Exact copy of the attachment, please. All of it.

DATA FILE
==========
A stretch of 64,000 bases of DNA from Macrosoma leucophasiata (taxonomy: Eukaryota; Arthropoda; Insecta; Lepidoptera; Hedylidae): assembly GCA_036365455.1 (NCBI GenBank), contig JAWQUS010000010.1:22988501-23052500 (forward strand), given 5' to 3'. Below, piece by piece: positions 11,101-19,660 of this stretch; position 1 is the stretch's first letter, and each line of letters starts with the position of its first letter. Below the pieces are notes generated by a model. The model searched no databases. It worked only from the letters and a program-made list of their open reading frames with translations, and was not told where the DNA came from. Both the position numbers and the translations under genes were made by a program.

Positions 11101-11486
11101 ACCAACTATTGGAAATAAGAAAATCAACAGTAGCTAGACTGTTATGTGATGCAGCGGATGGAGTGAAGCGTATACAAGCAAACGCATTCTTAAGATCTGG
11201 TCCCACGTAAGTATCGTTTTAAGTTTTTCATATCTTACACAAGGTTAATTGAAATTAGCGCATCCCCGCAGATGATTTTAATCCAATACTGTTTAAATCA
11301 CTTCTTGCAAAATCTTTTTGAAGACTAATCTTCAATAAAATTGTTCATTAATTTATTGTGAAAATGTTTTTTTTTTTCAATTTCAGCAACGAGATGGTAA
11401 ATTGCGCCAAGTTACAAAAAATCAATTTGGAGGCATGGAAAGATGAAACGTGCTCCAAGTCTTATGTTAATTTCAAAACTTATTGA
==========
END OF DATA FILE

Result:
A stretch of 64,000 bases of DNA from Macrosoma leucophasiata (taxonomy: Eukaryota; Arthropoda; Insecta; Lepidoptera; Hedylidae): assembly GCA_036365455.1 (NCBI GenBank), contig JAWQUS010000010.1:22988501-23052500 (forward strand), given 5' to 3'. Below, piece by piece: positions 11,101-19,660 of this stretch; position 1 is the stretch's first letter, and each line of letters starts with the position of its first letter. Below the pieces are notes generated by a model. The model searched no databases. It worked only from the letters and a program-made list of their open reading frames with translations, and was not told where the DNA came from. Both the position numbers and the translations under genes were made by a program.

Positions 11101-11486
11101 ACCAACTATTGGAAATAAGAAAATCAACAGTAGCTAGACTGTTATGTGATGCAGCGGATGGAGTGAAGCGTATACAAGCAAACGCATTCTTAAGATCTGG
11201 TCCCACGTAAGTATCGTTTTAAGTTTTTCATATCTTACACAAGGTTAATTGAAATTAGCGCATCCCCGCAGATGATTTTAATCCAATACTGTTTAAATCA
11301 CTTCTTGCAAAATCTTTTTGAAGACTAATCTTCAATAAAATTGTTCATTAATTTATTGTGAAAATGTTTTTTTTTTTCAATTTCAGCAACGAGATGGTAA
11401 ATTGCGCCAAGTTACAAAAAATCAATTTGGAGGCATGGAAAGATGAAACGTGCTCCAAGTCTTATGTTAATTTCAAAACTTATTGA